Have you heard about this? When wasps lay their larvae on a tree, the tree fights back by creating a growth around the larvae, creating a hard shell or “oak gall” which is like a nest until the larvae break free. Oak galls (or oak apples), ground into a paste for topical application, are trending as a solution for firming and toning the vagina. If you’re at your wits end in managing stress incontinence and looking for solutions, you might be tempted to give this a try. Lots of the solutions out there involve putting something into the vagina, so it’s not unreasonable that this would be considered.
However, doctors are warning against the practice because of the negative effects it can have on the sensitive mucous environment that is the vagina. Though the use of oak galls dates back centuries in India, Malaysia, China, and parts of the Middle East, doctors recommend against trying this, as the disruption to the natural healthy bacterial system of the vagina can cause dryness and lead to other issues such as abrasions, infections, or painful intercourse.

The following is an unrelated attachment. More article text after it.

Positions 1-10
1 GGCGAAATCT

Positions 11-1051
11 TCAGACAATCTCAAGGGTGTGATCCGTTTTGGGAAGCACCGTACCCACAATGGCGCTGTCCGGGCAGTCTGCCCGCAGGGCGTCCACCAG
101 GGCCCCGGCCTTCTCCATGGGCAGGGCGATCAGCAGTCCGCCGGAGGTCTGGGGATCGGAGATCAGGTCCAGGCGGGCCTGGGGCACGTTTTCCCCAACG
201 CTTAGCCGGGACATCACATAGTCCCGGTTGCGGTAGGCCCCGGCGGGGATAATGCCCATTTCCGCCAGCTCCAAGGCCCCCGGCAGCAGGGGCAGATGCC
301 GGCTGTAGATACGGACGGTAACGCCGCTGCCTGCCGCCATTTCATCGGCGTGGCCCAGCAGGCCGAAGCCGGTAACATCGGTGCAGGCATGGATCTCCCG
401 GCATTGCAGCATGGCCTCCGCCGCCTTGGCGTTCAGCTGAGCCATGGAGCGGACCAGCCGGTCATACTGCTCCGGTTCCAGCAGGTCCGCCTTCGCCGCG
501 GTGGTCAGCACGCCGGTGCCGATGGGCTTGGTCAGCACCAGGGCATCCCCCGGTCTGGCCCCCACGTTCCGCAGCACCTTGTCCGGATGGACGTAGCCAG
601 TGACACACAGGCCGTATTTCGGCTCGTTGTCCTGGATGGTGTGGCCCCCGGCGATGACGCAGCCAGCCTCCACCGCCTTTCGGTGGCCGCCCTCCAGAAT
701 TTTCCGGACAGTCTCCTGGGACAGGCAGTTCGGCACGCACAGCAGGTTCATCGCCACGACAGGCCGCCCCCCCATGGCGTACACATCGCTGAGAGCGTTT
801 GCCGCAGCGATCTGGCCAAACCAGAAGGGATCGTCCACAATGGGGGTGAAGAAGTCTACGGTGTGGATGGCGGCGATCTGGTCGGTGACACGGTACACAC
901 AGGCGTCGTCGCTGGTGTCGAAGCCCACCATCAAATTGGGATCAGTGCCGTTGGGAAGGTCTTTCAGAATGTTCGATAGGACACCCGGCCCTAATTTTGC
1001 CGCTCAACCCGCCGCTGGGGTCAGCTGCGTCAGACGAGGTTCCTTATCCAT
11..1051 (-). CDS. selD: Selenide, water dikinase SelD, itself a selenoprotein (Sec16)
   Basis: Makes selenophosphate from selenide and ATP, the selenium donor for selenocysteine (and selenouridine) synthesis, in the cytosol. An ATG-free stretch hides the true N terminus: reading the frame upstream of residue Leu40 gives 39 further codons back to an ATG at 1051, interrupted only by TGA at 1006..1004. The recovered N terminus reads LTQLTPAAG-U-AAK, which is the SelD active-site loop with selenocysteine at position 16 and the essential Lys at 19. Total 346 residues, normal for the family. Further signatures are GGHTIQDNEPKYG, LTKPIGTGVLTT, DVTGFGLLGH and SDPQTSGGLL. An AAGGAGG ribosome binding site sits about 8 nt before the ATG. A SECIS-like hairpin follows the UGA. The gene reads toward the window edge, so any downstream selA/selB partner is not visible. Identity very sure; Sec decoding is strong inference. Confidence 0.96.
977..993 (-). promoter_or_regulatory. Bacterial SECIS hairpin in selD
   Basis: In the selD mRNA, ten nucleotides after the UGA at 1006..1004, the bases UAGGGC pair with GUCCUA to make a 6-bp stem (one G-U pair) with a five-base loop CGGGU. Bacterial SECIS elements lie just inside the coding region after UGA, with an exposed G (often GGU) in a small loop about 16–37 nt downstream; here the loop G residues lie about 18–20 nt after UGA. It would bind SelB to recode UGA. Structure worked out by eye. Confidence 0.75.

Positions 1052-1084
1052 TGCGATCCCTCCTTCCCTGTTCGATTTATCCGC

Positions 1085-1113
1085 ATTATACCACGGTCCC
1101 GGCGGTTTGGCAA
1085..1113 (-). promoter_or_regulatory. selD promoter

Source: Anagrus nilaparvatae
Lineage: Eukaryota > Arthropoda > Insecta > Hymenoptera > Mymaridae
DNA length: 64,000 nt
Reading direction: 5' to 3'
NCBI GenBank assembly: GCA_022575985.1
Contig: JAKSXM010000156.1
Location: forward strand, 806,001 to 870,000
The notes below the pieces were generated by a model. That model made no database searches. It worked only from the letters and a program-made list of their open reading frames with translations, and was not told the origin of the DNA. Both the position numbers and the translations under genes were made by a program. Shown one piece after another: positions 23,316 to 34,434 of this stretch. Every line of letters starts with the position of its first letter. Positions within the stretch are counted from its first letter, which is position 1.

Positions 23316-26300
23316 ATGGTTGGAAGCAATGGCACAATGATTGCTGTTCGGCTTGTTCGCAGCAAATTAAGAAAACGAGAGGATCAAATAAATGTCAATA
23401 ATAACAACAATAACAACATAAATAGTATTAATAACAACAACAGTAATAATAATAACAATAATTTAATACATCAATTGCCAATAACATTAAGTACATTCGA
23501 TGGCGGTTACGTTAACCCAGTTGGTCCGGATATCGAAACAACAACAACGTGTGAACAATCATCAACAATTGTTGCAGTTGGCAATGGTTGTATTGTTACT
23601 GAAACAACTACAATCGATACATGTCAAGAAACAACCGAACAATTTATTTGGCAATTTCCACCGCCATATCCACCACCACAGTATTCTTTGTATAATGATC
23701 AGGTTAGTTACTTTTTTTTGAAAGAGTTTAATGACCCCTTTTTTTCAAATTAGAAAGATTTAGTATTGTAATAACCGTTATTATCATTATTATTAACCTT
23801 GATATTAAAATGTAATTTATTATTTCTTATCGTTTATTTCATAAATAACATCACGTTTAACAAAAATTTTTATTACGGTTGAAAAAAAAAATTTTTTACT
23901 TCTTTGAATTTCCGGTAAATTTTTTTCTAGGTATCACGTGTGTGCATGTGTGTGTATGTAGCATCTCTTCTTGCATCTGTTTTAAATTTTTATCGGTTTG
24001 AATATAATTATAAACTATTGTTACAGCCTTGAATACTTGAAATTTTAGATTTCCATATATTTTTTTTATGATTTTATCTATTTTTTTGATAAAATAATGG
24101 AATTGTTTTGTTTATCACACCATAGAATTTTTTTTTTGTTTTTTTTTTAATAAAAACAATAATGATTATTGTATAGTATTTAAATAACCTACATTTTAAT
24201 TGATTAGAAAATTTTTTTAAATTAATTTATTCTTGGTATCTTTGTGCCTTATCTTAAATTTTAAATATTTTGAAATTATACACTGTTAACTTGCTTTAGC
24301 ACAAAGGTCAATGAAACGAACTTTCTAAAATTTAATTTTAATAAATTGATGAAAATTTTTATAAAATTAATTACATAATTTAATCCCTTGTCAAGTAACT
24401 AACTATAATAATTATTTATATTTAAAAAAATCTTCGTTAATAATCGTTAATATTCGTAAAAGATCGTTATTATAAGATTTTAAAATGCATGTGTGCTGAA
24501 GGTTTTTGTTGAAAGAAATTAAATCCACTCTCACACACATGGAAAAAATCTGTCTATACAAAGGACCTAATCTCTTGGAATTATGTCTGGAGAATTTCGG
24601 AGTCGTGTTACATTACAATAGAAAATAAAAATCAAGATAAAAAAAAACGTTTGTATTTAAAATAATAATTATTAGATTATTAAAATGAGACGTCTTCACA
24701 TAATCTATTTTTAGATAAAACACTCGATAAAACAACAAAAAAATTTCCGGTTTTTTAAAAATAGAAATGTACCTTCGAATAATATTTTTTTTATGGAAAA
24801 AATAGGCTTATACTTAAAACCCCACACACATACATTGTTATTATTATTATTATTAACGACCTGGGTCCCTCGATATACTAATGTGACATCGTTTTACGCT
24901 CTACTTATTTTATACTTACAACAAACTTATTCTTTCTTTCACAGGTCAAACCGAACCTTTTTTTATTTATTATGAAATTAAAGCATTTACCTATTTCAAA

Dr. Jen Gunter, a Canadian-born gynaecologist practicing in San Franciso states: “……don’t put dried up wasp’s nest in your vagina. I feel pretty confident in offering that up as medical advice.”
If your goal is to strengthen and tighten the vaginal muscles as part of combating stress urinary incontinence, consider speaking with a women’s health professional such as a physiotherapist or urinary gynaecologist. Consider evidence-based solutions that can help resolve the issue. Some natural remedies, though centuries old, do not have any testing or evidence supporting their healing claims.
Is this trend an indicator that women are looking for natural healing alternatives to the current products on the market for pelvic health issues including the vagina and/or urinary incontinence?
What do you think? Is this (oak galls / wasps nests) something you have tried or would try to firm the vagina?